IF(OBJECT_ID(‘TerritoryUsers’)) IS NOT NULL
DROP TABLE TerritoryUsers
CREATE TABLE TerritoryUsers
TerritoryID int NOT NULL,
UserID int NOT NULL,
CONSTRAINT PK_TerritoryUsers_TerritoryIDUserID PRIMARY KEY (TerritoryID, UserID),
CONSTRAINT FK_Users_To_TerritoryUsers_On_UserID FOREIGN KEY (UserID) REFERENCES Users(UserID),
CONSTRAINT FK_Territory_To_TerritoryUsers_On_TerritoryID FOREIGN KEY (TerritoryID) REFERENCES Sales.SalesTerritory(TerritoryID)
After the TerritoryUsers table is created your diagram should resemble the following image:
Initially I did not have the Users table. Instead I included the windows account in the TerritoryUsers table. However, after a little thought I realized that if I need to implement this approach in the same database for a different reason, I would be required to maintain windows account in separate tables. As a result, I decided to make one central table with an identity column that can be used throughout the entire database. After you create the table you will insert a territory manager combination for each territory that a manager should see. The following script is a sample insert statement:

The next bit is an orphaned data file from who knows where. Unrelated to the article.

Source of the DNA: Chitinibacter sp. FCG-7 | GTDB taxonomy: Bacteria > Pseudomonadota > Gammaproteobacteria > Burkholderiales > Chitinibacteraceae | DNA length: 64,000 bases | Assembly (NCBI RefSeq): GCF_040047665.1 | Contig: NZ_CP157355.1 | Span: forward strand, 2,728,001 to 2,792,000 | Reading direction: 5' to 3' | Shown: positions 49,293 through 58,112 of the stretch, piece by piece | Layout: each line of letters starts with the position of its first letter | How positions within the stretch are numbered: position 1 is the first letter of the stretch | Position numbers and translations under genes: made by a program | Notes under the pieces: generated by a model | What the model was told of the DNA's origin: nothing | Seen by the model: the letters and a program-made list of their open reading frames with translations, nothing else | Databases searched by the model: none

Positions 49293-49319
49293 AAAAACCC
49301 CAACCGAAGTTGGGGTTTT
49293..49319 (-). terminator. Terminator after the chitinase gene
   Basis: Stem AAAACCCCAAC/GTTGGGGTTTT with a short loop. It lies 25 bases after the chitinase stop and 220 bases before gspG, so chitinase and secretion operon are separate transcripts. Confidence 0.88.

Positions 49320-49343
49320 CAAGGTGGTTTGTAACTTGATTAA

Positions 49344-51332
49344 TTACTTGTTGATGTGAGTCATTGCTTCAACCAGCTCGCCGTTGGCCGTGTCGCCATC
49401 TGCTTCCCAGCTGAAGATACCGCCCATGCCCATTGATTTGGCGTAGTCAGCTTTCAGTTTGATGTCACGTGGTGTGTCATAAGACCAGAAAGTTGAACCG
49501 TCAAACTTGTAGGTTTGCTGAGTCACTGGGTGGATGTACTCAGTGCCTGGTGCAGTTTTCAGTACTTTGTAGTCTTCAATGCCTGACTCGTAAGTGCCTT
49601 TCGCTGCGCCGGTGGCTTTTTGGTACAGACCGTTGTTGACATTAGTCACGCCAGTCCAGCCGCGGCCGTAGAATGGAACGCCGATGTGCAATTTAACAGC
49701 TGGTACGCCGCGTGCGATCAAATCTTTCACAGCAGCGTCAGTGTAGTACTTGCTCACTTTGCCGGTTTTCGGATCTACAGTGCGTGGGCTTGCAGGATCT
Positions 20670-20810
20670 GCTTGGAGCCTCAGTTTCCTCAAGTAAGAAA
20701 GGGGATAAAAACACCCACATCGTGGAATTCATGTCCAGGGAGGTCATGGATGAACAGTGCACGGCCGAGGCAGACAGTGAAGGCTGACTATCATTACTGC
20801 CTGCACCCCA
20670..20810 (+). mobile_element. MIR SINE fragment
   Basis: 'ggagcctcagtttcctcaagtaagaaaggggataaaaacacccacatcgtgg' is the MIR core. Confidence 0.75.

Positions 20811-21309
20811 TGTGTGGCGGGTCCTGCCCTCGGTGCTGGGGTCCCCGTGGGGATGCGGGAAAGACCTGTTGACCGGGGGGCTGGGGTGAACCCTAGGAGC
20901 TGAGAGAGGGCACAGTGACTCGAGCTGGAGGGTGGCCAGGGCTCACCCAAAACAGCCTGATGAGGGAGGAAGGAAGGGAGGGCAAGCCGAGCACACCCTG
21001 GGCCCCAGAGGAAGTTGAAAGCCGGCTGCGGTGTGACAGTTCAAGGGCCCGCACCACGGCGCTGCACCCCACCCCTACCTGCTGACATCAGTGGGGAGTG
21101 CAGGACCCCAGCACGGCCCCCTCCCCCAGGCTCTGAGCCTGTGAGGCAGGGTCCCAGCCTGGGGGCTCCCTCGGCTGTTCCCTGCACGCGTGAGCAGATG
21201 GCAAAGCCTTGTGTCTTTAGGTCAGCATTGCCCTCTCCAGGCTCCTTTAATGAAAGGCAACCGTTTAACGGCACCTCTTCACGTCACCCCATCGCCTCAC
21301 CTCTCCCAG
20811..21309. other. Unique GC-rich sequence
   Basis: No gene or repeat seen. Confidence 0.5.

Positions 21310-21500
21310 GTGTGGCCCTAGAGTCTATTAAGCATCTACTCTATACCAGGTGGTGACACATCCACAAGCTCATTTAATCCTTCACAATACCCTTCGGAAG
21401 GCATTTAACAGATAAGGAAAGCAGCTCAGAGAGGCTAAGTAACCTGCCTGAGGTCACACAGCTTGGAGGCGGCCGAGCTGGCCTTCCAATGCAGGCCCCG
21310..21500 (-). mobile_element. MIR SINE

INSERTINTO TerritoryUsers(TerritoryID, UserID)
In the above query I have associated my windows account with three territories from the Sales.Territory table. Now that I have my model in place the next step is the write the query.
The query for the report started out as follows:
FROM Sales.SalesOrderHeader soh
INNERJOIN Sales.SalesTerritory st
ON soh.TerritoryID = st.TerritoryID
A very simple query, but when a manager executes a report that uses this query as the source, all territories are returned. By making a slight modification to the query to include JOINS to both of our new tables we can quickly circumvent that problem. See the following query:
INNER JOIN Sales.SalesTerritory st
INNER JOIN TerritoryUsers tu
ON st.TerritoryID = tu.TerritoryID
INNER JOIN Users u
ON tu.UserID = u.UserID
WindowsUserName = ‘mydomain\pleblanc’
Note the highlighted sections of the query. I have included the two new tables in the query and also a where clause that filters the query by my account. No you may be thinking, that’s going to work now because you explicitly provided your windows account. Where am I going to get that from dynamically? Keep reading and I promise you will find out. So let’s turn this query into a stored procedure, converting the hard-coded windows username into a parameter: